Today’s poem is another choice from Happy poems chosen by Roger McGough, an edited collection whose merits were extolled in yesterday’s post. Langston Hughes was a central figure in the Harlem Renaissance of 1920s America: a poet, author, and playwright, who reflected honestly yet hopefully the hard lives of black New Yorkers, ‘people up today and down tomorrow, working this week and fired the next, beaten and baffled, but determined not to be wholly beaten’. (He died in 1964: a contemporary of mine, if not of yours, younger readers.)
Mother to Son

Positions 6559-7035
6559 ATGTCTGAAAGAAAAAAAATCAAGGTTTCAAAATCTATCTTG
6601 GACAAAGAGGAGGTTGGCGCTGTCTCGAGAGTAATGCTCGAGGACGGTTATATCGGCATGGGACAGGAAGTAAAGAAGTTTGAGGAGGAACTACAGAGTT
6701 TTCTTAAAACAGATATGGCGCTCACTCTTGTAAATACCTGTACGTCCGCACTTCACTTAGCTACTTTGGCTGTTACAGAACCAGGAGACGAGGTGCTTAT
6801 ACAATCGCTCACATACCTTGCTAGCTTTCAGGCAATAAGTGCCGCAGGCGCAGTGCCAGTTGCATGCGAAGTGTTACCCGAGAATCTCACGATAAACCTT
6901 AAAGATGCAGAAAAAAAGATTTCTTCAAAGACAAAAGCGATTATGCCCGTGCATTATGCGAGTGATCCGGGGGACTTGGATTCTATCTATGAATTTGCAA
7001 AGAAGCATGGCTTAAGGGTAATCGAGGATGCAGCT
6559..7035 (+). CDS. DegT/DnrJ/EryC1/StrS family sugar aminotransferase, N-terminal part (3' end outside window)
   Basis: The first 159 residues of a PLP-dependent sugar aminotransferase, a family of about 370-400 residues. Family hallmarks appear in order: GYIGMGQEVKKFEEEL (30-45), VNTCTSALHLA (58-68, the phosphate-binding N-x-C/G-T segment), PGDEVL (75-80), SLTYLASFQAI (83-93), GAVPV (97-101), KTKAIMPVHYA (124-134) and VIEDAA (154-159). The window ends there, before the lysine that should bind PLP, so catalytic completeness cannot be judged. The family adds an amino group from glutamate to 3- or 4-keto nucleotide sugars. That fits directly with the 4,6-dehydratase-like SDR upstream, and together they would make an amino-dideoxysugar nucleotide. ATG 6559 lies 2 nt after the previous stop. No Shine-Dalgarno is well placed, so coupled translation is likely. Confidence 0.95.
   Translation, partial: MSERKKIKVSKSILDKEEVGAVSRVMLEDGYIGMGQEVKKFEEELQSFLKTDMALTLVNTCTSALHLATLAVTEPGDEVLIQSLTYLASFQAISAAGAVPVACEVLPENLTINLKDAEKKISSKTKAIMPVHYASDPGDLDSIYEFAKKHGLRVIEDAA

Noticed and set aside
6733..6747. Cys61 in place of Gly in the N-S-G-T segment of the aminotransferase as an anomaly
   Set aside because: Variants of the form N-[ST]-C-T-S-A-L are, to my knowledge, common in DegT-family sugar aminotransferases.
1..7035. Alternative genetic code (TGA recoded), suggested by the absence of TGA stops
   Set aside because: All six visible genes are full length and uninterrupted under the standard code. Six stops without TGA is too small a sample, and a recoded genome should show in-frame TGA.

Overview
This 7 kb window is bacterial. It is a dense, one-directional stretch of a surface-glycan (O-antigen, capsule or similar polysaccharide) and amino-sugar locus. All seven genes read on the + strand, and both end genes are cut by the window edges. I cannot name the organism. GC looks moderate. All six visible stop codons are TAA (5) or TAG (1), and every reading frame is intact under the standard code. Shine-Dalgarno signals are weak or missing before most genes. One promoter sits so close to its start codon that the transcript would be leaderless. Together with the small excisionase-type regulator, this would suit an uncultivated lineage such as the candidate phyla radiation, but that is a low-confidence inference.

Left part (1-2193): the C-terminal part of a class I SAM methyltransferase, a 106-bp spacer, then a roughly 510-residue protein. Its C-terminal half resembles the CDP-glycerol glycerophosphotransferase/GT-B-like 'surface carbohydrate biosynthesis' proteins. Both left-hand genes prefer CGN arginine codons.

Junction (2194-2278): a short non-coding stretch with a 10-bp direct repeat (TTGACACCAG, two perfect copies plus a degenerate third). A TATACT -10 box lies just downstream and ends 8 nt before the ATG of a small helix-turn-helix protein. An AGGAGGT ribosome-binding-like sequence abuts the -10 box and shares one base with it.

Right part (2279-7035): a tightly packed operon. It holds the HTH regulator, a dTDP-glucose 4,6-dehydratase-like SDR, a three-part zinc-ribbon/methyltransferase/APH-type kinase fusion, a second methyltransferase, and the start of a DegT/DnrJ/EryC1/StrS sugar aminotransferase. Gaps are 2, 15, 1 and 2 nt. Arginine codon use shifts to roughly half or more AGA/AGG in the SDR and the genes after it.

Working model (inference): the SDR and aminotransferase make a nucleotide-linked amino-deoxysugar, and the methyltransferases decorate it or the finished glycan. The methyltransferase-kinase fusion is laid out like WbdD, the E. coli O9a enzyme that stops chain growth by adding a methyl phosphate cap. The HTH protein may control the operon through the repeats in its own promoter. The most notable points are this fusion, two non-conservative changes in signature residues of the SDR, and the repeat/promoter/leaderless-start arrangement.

Well, son, I’ll tell you:Life for me ain’t been no crystal stair.It’s had tacks in it,And splinters,And boards torn up,And places with no carpet on the floor—Bare.But all the timeI’se been a-climbin’ on,And reachin’ landin’s,And turnin’ corners,And sometimes goin’ in the darkWhere there ain’t been no light.So boy, don’t you turn back.Don’t you set down on the steps’Cause you finds it’s kinder hard.Don’t you fall now—For I’se still goin’, honey,I’se still climbin’,And life for me ain’t been no crystal stair.